For years, Americans have had their phone calls about credit card bills and broken cell phones handled by people in the Philippines or India. But American firms are starting to bring call centers back to the U.S. — and this time around, they are hiring more people to work in their own homes.
Ten years ago, it made a lot of sense to outsource these jobs overseas. But that's changing. Increasingly, companies that want to outsource their customer service jobs are happy with these domestic arrangements.
High inflation and double-digit annual raises in some sectors are pushing up the cost of labor in India. At the same time wages in the U.S. are falling and companies are rethinking the trade-offs associated with outsourcing.
Experts say outsourcing is still accelerating for jobs in IT services and manufacturing. Phil Fersht, an outsourcing analyst, says even before the recession started, companies were starting to realize that offshoring wasn't the best option for other services.
In other words, the wage scale in the US has fallen so far that it's cheaper to hire folks at home to do the lowest paying jobs. The better paying jobs, like IT and manufacturing, are still going overseas.
In fact, US labor is so cheap now, that outsourcing companies in India are outsourcing jobs to the US. From FT.com:
Pramod Bhasin, the chief executive of Genpact, said his company expected to treble its workforce in the US over the next two years, from about 1,500 employees now.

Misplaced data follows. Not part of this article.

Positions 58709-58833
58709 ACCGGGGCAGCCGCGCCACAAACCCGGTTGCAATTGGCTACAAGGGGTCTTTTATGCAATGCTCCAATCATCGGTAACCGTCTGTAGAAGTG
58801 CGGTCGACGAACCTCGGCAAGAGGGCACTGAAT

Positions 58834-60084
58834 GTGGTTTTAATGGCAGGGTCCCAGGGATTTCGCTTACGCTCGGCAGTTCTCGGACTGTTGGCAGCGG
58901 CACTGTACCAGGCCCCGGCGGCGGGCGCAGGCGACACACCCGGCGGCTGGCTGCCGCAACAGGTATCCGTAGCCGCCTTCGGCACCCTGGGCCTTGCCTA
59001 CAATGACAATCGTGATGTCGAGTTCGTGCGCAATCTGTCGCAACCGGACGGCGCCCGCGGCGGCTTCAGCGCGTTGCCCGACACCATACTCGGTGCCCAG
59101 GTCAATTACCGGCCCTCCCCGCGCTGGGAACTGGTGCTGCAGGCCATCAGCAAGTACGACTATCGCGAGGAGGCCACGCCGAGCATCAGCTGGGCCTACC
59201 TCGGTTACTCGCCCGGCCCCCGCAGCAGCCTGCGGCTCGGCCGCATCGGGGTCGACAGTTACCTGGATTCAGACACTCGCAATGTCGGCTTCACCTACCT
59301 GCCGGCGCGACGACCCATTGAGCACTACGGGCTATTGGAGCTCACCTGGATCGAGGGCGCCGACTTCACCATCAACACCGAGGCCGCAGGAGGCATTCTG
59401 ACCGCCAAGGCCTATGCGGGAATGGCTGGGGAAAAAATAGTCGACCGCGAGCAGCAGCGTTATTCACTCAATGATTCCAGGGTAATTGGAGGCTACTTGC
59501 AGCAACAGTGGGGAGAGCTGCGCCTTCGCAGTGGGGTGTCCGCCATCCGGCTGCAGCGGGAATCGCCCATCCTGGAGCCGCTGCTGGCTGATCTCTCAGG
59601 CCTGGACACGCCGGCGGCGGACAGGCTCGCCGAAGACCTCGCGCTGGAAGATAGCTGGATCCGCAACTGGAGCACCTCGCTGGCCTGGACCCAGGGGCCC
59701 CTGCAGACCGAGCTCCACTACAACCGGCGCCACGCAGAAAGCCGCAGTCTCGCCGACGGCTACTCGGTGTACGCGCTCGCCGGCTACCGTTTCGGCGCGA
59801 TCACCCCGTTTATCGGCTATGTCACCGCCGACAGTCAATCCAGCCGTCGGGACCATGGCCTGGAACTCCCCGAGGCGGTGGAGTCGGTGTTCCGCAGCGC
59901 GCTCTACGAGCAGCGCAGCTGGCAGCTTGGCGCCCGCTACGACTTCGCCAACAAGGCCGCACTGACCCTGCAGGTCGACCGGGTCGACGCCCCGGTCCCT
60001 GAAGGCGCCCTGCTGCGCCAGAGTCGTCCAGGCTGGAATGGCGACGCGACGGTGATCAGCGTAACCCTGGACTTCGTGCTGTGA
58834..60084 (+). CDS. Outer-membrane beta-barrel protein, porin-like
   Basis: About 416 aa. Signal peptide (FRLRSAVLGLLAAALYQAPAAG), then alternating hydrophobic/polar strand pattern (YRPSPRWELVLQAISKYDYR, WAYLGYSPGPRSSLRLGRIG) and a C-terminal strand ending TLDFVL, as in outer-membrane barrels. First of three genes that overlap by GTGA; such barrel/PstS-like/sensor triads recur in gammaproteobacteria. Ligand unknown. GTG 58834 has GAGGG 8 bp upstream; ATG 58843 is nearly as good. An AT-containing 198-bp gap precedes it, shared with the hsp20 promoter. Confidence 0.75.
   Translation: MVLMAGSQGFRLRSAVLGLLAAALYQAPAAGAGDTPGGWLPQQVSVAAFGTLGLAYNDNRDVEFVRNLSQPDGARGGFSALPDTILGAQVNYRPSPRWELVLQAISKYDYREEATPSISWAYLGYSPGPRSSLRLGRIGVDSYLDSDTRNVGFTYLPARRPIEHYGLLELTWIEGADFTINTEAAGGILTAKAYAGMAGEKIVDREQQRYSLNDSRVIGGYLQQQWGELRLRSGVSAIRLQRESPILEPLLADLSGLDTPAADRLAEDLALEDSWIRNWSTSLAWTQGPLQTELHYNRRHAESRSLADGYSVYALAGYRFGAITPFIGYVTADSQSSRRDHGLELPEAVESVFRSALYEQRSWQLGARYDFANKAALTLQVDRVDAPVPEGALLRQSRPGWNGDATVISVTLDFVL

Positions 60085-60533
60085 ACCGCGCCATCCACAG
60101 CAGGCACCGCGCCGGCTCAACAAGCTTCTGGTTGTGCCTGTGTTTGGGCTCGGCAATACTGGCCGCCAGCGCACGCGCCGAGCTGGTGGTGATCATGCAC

“We need to be very aware [of what’s available] as people [in the US] are open to working at home and working at lower salaries than they were used to,” said Mr Bhasin. “We can hire some seasoned executives with experience in the US for less money.”
I trust I don't have to underscore the irony inherent in that last story.
Finally, if unemployed folks find jobs, those jobs are likely to be lower paying. From the New York Times:
For years, long before the recession began, job growth had become increasingly polarized in this country. High-paid occupations that require significant amounts of education and training grew rapidly alongside low-wage, service-type jobs that do not, according to David Autor, a labor economist at the Massachusetts Institute of Technology.
The growth of these low-wage jobs began in the 1980s, accelerated in the 1990s and began to really take off in the 2000s. Losing out in the shuffle, Dr. Autor said, were jobs that he described as “middle-skill, middle-wage” — entry-level white-collar positions, like office and administrative support work, and certain blue-collar jobs, like assembly line workers and machine operators.
A new analysis by the National Employment Law Project, a liberal advocacy group, takes a different approach, identifying industries that have experienced job growth in 2010 and examining their median wages. It is a blunter measurement because it focuses on whole industries, within which there is often great diversity in income. Economists also cautioned that it was still too early to know exactly which sectors would eventually lead the way in a sustained recovery.
Nevertheless, the law project analysis offers a snapshot of where the employment growth has been so far. It found that job expansion to this point had been skewed toward industries with median wages that are low to middling, with a disproportionate share of job growth happening in industries whose median wages fell below $15 an hour.
Given that our entire economy revolves around consumer spending, it's difficult to imagine how an abundance of low paying jobs will provide "recovery." If this is the wave of the future, more foreclosures and bankruptcies await.
Cross-posted at MainSt/workingamerica.org